• The Covid-19 pandemic, while dire, was a catalyst for a much broader economic issue
  • Inflation resulting from currency creation vs. deflation of consuming market economy (Rubino)
    • Less market demand pulling prices down
    • More currency to chase goods encouraging prices to increase
  • Globalization, financialization, and rising cost structure (Smith)
    • Offshoring of jobs and production; maximizing profits
    • Financialization of assets sold to investors, often overseas (derivatives)
    • Commoditizing everything for sale, expanded through borrowed money (debt)
    • Loss of purchasing power through rising prices and devalued currency
    • Small businesses will fail in droves: high costs climbing, revenues falling (lost jobs)
  • Just-in-Time supply chains were dependent upon all things working smoothly; they don’t
    • Parts and/or production from China exposes business to supply chain problems
    • Production will become more local, despite higher prices (more reliable)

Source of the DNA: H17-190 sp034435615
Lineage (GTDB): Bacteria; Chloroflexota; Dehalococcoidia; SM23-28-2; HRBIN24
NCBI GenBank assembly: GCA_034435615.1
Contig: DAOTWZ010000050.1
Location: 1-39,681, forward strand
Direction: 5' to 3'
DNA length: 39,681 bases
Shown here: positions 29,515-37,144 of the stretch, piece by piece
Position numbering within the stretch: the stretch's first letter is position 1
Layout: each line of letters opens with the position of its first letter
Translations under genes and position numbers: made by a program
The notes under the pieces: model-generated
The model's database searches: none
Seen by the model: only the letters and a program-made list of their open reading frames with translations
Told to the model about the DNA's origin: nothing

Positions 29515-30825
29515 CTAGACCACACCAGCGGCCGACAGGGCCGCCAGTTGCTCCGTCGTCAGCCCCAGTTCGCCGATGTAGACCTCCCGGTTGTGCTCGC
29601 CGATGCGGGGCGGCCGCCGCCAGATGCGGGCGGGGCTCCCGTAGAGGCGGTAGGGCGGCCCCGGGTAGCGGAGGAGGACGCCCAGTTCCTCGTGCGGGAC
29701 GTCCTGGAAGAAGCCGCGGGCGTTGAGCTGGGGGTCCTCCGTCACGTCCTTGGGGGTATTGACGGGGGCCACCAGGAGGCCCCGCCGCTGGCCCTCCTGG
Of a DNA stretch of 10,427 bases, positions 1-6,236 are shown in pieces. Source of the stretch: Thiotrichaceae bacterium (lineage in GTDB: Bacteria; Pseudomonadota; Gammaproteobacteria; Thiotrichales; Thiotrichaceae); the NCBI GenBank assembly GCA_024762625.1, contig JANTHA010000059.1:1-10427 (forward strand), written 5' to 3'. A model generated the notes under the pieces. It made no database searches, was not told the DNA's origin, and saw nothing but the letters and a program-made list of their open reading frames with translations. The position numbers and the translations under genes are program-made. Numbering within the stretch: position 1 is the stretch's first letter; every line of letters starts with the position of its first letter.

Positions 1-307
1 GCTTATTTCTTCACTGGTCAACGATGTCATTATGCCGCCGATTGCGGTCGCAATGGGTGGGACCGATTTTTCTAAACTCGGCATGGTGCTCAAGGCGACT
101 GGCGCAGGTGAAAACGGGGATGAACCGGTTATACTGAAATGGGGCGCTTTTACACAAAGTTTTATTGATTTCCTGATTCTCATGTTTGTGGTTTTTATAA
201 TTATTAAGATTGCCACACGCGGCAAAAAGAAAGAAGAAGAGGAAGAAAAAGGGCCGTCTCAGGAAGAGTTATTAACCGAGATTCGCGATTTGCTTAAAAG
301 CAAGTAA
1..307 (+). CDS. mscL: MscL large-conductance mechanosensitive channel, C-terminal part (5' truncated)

• Recession, reduction of financial activity, will spread to entire economy, worldwide
    • Government likely to extend unemployment (inflationary)
    • Also likely to expand business assistance (inflationary, property rights)
    • Massive debt loads will further slow recovery
  • Debt Elimination will be an inevitability. What are government’s choices? (Rubino)
    • Natural elimination – default as people and entities have far less cash flow
    • Artificial elimination – increased currency supply, decreased value, pays off debt with cheaper dollars. (Think in terms of “currency units”; they create more, send you more, each unit holds less value, you trade them for a fixed number of “units” of debt. It’s dishonest, but it’s how our financial world has worked for decades)
    • Real property with inherent value (fixed assets) will demand more devalued “currency units” (higher prices in “dollars” for items of real value. Higher prices are a symptom of inflating the currency supply)
    • The rich will be educated about this because they pay financial advisors to inform them
    • The average working person must rely on what public school taught them (or didn’t teach them), or the information that they learned through their own search.
  • The over-reaching debt super cycle is the end of the corporatized financial road (Smith)